Having worked with many LED processing products over those years, it was inevitable that he would come across Brompton’s Tessera processing system, which he recalls was “intuitive and easy to use”. When he set his sights on the UK, the name came up again, as Chris says, “Brompton came highly recommended and many of my friends and peers said it would be a good fit for me. 

    Barely 24 hours after touching down at Heathrow, he began his first day with Brompton, quickly settling in to help head up an expanding and busy technical support and training team. From a support perspective, the team is all about finding solutions to every challenge or query that comes their way. Chris expands: “We deal with technical challenges that our customers have presented to us, either by giving them the correct advice to resolve the problem or trying to simulate what they are doing. We’ll either give them a workaround or work with R&D and QA to find a solution. 

    It’s one of the things he’s known for: having a brain that never switches off. Sometimes he’s mapping solutions before even a problem is recognised. Chris recalls working on a commercial shoot for Honda where the idea was to create an animated film made entirely out of car headlights, but that was captured as a real event with 374 sets of lights acting like a massive LED screen. Driving home after a late pre-production meeting, he noticed something about his car’s lights: “I pulled into the driveway and in a reflection I could see that the headlights faded out, they didn’t stop emitting light the moment they switched off. I realised then that we couldn’t shoot the commercial in real time.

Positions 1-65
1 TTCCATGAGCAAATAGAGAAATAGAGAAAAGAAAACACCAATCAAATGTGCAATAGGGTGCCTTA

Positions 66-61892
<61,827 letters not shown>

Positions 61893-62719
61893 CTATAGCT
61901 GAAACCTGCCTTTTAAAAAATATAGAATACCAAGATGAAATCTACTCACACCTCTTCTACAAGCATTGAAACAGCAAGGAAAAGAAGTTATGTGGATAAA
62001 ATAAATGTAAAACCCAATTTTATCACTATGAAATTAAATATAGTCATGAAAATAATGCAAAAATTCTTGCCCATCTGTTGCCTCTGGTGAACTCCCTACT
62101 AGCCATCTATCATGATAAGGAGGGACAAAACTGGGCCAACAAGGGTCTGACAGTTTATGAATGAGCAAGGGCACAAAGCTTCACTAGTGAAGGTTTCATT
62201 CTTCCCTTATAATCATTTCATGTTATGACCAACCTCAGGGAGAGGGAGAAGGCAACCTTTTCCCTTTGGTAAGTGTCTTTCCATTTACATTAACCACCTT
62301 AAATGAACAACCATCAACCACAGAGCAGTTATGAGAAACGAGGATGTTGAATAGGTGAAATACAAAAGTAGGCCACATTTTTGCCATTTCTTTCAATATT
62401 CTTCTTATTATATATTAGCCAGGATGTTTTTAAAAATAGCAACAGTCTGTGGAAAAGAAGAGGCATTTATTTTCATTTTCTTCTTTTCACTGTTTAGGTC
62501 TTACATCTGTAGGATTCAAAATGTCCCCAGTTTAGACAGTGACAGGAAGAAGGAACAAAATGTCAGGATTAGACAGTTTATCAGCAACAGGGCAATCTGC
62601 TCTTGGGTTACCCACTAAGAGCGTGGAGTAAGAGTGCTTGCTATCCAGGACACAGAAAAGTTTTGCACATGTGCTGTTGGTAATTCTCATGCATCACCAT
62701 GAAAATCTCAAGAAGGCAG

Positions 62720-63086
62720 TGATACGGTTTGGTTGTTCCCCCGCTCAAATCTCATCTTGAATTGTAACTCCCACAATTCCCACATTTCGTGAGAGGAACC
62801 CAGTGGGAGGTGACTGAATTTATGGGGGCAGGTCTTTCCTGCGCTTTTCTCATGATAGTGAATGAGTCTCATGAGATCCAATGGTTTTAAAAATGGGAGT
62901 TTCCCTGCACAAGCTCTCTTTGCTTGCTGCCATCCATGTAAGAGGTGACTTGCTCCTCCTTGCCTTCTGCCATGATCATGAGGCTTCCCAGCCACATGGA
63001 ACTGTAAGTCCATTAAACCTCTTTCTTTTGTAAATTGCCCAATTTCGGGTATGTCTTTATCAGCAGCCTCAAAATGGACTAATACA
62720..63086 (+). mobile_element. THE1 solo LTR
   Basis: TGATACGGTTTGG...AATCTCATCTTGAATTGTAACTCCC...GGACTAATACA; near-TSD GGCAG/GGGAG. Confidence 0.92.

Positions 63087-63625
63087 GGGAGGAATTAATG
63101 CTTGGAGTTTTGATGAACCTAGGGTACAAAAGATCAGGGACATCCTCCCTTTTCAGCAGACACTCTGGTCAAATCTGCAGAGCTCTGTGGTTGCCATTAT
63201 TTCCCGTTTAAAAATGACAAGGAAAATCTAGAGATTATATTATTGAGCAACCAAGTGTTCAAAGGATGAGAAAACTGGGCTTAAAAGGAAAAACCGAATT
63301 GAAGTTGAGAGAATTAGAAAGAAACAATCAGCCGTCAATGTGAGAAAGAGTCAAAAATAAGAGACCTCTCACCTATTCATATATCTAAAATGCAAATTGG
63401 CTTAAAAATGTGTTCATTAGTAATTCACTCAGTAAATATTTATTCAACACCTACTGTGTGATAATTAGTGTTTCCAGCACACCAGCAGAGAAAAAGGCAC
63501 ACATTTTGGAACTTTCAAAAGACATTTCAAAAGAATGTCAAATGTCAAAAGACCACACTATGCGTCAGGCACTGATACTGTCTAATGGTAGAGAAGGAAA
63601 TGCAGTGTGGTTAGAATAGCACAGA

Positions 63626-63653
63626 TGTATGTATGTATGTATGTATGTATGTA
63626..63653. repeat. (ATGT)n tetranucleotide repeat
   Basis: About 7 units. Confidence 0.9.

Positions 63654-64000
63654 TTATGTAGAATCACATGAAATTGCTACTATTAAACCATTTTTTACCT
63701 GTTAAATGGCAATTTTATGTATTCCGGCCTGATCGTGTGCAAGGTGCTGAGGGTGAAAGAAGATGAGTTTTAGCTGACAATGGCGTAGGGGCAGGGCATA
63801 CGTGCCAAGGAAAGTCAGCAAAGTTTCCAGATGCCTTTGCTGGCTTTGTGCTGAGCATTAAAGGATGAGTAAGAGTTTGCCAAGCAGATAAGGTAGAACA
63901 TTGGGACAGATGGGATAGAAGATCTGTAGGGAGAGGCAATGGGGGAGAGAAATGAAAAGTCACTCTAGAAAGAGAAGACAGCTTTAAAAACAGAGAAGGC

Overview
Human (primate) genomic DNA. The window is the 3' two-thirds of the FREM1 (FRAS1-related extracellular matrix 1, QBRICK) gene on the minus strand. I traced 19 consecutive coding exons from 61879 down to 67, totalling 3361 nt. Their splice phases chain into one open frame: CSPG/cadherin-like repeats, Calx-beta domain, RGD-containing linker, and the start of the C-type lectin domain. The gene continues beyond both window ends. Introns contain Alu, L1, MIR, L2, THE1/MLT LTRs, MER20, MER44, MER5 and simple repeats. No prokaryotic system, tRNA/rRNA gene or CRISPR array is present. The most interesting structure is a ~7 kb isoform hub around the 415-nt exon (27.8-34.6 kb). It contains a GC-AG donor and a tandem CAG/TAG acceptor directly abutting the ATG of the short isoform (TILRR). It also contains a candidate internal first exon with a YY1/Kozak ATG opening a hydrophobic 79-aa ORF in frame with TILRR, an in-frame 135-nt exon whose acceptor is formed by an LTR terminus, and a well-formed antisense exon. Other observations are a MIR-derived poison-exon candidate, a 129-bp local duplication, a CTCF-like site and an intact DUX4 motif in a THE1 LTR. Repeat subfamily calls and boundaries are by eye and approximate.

As laser-focused as Chris is on identifying potential technical obstacles and finding their solutions, there’s an important people component to his role too – there’s the daily interactions with Brompton users and the relationship with his team members. He adds, “Although I’m technical, my primary focus is on people and making sure they have what they need to do the work they do. There’s too much to do so I have to rely on and trust my team.

    In and out of work, Chris enjoys technical challenges of all kinds. In his spare time he shops around for retro consoles and components for his computer projects. He also has an ever-growing collection of old and used desktop computers and laptops, rebuilding these for fortunate family members and friends.

    Cesar Caceres

    March 6, 2023

    Cesar is back at Brompton! It’s his second role at the company, this time as Product Lead, which he describes as being a product evangelist, adding: “The main part of my job is sharing the best information about what we do and my experience with video systems. I am passionate about technology that makes an impact, so doing this for Brompton just feels natural.

    Another title that fits is ‘technologist’, but ultimately for Cesar it’s about what makes users’ experiences better, and that’s what captivated him about Brompton originally, “I thought to myself, this is a company that’s listening to its industry and developing innovations that bring the best products to market. For me, that’s really important. Brompton is loyal to its technology, and is truthful about every message it makes public.